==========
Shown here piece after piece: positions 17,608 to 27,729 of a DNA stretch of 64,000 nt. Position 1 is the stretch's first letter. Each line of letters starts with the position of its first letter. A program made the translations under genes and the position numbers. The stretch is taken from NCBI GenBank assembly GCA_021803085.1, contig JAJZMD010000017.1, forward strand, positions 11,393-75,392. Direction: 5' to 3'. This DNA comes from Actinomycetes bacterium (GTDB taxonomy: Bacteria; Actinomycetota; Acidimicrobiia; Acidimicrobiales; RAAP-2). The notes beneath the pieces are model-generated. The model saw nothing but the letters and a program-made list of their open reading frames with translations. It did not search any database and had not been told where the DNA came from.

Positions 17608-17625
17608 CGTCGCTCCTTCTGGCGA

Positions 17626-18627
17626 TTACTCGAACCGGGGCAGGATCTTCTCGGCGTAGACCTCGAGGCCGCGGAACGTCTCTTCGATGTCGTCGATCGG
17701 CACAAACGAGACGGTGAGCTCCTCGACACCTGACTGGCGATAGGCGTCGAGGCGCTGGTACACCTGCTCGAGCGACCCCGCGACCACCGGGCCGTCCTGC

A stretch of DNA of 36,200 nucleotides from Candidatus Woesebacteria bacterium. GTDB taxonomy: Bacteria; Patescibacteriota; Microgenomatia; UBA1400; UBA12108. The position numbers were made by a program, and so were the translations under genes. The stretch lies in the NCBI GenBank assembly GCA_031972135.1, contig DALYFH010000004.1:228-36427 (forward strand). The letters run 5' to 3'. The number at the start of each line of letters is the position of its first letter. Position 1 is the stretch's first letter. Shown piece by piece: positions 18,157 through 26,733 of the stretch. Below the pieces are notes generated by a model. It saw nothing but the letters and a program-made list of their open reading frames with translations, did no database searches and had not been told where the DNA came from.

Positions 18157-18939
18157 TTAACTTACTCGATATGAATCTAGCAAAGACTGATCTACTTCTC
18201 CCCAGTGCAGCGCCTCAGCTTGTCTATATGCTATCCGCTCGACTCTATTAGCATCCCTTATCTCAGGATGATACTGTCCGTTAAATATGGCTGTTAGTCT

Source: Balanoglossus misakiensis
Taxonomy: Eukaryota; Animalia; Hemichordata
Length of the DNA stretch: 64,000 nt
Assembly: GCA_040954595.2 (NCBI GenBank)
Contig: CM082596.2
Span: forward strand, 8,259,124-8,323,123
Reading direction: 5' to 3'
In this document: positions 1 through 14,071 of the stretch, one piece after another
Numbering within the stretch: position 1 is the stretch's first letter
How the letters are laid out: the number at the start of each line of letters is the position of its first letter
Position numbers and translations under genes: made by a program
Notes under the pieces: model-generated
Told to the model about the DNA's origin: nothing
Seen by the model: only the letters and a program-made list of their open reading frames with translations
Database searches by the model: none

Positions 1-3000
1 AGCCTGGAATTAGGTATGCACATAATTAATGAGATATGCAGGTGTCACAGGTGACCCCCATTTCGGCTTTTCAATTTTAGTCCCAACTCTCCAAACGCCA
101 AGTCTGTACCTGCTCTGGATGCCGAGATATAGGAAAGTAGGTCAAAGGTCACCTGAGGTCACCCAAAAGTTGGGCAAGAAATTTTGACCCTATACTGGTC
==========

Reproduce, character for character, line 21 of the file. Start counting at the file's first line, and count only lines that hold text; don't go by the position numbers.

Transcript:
Position numbers and translations under genes: made by a program